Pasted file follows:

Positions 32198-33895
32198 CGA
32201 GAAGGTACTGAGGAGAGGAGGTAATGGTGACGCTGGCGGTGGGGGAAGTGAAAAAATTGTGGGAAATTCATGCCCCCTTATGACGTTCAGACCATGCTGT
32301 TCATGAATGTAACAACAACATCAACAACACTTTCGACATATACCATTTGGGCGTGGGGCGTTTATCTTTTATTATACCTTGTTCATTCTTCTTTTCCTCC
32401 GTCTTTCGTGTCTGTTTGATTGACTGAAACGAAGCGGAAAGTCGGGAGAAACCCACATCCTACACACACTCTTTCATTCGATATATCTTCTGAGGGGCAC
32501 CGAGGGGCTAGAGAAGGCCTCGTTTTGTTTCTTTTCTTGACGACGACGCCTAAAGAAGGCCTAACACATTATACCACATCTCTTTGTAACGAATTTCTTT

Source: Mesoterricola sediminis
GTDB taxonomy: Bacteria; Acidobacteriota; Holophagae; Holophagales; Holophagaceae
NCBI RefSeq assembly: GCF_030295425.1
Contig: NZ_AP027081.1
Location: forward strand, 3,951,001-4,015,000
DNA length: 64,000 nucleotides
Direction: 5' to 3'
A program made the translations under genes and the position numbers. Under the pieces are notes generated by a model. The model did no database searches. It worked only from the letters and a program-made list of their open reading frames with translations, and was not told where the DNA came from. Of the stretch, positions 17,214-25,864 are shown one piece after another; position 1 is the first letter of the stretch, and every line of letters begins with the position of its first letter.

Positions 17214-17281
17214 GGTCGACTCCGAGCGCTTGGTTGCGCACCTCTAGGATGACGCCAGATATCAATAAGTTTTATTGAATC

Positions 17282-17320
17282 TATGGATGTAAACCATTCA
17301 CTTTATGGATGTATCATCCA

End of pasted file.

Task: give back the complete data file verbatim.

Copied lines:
Positions 32198-33895
32198 CGA
32201 GAAGGTACTGAGGAGAGGAGGTAATGGTGACGCTGGCGGTGGGGGAAGTGAAAAAATTGTGGGAAATTCATGCCCCCTTATGACGTTCAGACCATGCTGT
32301 TCATGAATGTAACAACAACATCAACAACACTTTCGACATATACCATTTGGGCGTGGGGCGTTTATCTTTTATTATACCTTGTTCATTCTTCTTTTCCTCC
32401 GTCTTTCGTGTCTGTTTGATTGACTGAAACGAAGCGGAAAGTCGGGAGAAACCCACATCCTACACACACTCTTTCATTCGATATATCTTCTGAGGGGCAC
32501 CGAGGGGCTAGAGAAGGCCTCGTTTTGTTTCTTTTCTTGACGACGACGCCTAAAGAAGGCCTAACACATTATACCACATCTCTTTGTAACGAATTTCTTT

Source: Mesoterricola sediminis
GTDB taxonomy: Bacteria; Acidobacteriota; Holophagae; Holophagales; Holophagaceae
NCBI RefSeq assembly: GCF_030295425.1
Contig: NZ_AP027081.1
Location: forward strand, 3,951,001-4,015,000
DNA length: 64,000 nucleotides
Direction: 5' to 3'
A program made the translations under genes and the position numbers. Under the pieces are notes generated by a model. The model did no database searches. It worked only from the letters and a program-made list of their open reading frames with translations, and was not told where the DNA came from. Of the stretch, positions 17,214-25,864 are shown one piece after another; position 1 is the first letter of the stretch, and every line of letters begins with the position of its first letter.

Positions 17214-17281
17214 GGTCGACTCCGAGCGCTTGGTTGCGCACCTCTAGGATGACGCCAGATATCAATAAGTTTTATTGAATC

Positions 17282-17320
17282 TATGGATGTAAACCATTCA
17301 CTTTATGGATGTATCATCCA